WARC Media 100
The WARC Media 100 is a ranking of the world’s most awarded campaigns and companies for media.
It tracks the results of media award shows around the world, and acts as a benchmark for media excellence, allowing marketers to compare their performance with that of their peers.
The results of the WARC Media 100 have been summarised in a report with the headline rankings and trends.
Learn more about the 2021 rankings, and see how the top campaigns, brands and agencies placed.
Top campaigns from the 2021 rankings
Always: Rabbi Bot
Using AI technology while respecting traditions to simplify life for Jewish women.
2021 top agencies
MediaCom Connections Tel Aviv
Mindshare Ho Chi Minh City
2021 top advertisers
Procter & Gamble
The Walt Disney Company
The WARC Media 100 is a ranking of the world’s most awarded campaigns and companies for media. It compiles the results of award shows that ran the year prior to its publication (e.g. the 2021 rankings reflect the results of award shows that ran in 2020). See note on the 2021 Rankings here.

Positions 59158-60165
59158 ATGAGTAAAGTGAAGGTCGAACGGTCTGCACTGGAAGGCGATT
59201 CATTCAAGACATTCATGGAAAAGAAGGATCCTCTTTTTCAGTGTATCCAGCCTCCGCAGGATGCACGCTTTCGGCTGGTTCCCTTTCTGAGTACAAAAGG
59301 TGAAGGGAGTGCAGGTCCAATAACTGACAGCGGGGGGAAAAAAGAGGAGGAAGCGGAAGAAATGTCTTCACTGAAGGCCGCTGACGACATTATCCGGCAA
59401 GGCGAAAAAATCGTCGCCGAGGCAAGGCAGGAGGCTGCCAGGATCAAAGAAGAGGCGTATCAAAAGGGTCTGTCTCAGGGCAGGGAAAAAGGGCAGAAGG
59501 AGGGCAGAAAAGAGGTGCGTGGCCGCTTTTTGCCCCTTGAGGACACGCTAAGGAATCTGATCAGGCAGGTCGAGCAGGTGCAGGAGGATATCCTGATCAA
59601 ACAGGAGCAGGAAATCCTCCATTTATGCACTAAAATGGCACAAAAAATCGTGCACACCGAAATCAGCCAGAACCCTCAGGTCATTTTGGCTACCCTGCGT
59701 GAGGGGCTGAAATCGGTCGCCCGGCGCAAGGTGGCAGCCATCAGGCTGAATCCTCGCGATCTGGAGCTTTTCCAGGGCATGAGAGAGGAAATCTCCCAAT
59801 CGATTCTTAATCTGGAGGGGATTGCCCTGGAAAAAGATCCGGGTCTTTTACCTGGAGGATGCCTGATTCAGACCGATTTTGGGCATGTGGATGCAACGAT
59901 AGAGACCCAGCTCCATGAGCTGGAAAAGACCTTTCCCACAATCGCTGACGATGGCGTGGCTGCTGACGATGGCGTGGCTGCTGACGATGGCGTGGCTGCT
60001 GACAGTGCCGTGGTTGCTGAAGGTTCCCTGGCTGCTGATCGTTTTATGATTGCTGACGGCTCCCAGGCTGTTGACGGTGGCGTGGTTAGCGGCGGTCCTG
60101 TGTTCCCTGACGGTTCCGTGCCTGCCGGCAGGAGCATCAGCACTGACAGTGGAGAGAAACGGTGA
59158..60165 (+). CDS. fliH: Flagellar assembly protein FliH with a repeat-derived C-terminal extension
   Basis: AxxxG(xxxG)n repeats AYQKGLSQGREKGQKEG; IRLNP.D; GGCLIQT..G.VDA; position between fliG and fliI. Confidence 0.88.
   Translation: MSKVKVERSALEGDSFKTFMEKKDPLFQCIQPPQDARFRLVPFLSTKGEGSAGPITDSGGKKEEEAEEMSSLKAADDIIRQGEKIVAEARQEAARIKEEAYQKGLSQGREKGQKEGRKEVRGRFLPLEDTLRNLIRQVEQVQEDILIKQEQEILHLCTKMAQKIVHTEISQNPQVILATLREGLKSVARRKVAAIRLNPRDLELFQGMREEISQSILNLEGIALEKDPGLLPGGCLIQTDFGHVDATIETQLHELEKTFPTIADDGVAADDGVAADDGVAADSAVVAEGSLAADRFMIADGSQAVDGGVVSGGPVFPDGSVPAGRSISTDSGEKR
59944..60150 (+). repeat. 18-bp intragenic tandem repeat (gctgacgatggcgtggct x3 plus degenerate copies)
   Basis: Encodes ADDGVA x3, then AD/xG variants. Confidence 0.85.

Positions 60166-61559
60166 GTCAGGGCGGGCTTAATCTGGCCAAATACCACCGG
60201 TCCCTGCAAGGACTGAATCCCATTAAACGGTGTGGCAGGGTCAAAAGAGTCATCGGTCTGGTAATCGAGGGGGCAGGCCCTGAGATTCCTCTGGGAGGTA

The Media 100 has run since 1999 (formerly part of the Gunn Report) and sits alongside two other rankings: the WARC Creative 100 (formerly the Gunn Report), and the WARC Effective 100 (formerly the WARC 100) which has ranked effectiveness since 2014.
To compile the WARC Media 100, we track different advertising competitions around the world – all of them require entrants to show the impact of media on the campaign. Campaigns (and the brands and agencies behind them) are awarded points based on the prizes they win in those competitions.
The WARC Media 100 methodology follows the approach of the WARC Effective 100 methodology (previously the “WARC 100”), which was developed in consultation with an independent third party: Douglas West, professor of marketing and programme director at Kings College, London.
The show list for the 2021 rankings has been frozen from 2020, due to the disruption caused by the COVID-19 pandemic. In order of overall show weighting, following shows are included in this year’s rankings:
Cannes Lions (media categories), Festival of Media, Effies (media categories), M&M Awards, WARC Media Awards, Adweek Media Plan of the Year, Internationalist Awards, I-COM Data Creativity Awards, MMA Smarties, World Media Awards, D&AD (media categories)